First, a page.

Last Friday, the Commander in Chief boldly proclaimed, “I, DONALD J. TRUMP, by the authority vested in me by the Constitution... hereby declare that a national emergency exists at the southern border of the United States.”
Predictably, a frenzy ensued.
Over a dozen states led by California are clamoring to take Trump to court to stop him in his presidential tracks.
New York firebrand Congresswoman Alexandria Ocasio Cortez posted a defiant video on her Instagram account wailing that the wall is “an immoral abomination” and “a monument to white supremacy.” She also complained that the nation’s capital is full of spies. “It’s like so weird. It’s like everybody is, like, a spy.”
In a televised address from the Rose Garden, Trump assured the public that, “We’re going to confront the national security crisis on our southern border, and we’re going to do it one way or the other.” The president intends to countermand $8 billion in defense spending for an additional 230 miles of barriers along the southern border.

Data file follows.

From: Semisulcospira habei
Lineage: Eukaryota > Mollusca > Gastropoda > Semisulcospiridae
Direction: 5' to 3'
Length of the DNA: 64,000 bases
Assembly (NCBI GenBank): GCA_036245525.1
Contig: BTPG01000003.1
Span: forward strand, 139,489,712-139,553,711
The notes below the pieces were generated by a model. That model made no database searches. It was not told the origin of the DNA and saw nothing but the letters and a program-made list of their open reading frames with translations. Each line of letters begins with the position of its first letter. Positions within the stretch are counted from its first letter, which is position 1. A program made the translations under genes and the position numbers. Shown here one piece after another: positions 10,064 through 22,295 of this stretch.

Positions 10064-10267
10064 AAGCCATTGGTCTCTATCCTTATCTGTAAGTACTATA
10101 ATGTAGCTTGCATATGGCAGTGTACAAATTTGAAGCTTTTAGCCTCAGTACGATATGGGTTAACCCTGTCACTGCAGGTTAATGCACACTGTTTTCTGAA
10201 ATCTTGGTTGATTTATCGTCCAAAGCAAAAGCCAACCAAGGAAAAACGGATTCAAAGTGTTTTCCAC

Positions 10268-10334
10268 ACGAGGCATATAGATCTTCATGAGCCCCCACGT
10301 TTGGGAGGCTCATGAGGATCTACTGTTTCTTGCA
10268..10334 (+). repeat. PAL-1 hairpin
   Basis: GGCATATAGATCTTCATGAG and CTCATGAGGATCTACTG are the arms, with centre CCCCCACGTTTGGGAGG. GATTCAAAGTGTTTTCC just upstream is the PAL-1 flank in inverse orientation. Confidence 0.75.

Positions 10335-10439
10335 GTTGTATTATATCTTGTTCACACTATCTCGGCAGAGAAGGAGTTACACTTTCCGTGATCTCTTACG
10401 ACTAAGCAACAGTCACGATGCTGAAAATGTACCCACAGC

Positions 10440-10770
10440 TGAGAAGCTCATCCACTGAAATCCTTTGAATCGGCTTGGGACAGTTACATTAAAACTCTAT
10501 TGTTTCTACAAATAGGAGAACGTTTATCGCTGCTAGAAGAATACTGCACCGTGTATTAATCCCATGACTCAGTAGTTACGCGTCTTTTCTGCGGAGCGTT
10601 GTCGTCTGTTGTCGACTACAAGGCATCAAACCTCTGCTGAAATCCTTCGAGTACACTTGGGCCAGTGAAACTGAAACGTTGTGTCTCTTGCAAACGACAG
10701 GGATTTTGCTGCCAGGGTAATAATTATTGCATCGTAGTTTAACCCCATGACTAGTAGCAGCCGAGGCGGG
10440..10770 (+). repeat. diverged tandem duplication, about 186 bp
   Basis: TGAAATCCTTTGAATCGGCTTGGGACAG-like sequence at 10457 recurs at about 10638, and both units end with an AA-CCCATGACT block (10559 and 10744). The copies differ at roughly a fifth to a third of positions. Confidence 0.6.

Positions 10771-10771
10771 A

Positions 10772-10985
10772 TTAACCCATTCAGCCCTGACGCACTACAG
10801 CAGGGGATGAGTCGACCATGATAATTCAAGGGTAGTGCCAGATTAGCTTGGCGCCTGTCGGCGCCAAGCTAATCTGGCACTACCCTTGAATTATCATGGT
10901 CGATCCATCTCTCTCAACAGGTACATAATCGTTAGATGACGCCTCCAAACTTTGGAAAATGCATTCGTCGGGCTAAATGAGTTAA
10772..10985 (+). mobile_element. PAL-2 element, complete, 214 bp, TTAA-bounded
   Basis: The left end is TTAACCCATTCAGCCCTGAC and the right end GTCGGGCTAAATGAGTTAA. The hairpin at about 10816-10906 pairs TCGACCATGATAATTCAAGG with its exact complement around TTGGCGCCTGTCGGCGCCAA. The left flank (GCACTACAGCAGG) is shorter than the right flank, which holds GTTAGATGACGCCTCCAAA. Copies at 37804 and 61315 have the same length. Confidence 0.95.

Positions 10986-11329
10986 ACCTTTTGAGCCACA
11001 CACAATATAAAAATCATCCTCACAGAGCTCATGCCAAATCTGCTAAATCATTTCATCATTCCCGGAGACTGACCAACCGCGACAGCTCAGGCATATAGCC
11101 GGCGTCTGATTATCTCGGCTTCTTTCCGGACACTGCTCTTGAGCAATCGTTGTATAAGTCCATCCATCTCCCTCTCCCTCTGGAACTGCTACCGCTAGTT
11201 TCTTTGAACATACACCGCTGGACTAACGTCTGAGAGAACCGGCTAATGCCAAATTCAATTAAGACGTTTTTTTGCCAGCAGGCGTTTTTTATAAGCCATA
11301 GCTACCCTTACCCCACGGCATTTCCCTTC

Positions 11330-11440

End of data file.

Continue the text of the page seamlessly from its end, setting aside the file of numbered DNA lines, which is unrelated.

Supporters of the move point out that previous presidents have declared 58 national emergencies since 1979. Thirty one declarations are still in effect. Moreover, Democrats and their media allies have often and loudly condemned what they descry as a humanitarian crisis at the border.
But Trump may have undermined his call for urgent action when he conceded, “I could do the wall over a longer period of time. I didn’t need to do this. But I’d rather do it much faster.”
The president fully expects his latest wind up to wind up being litigated in the Supreme Court. He hopes that there, at least, he’ll “get a fair shake.”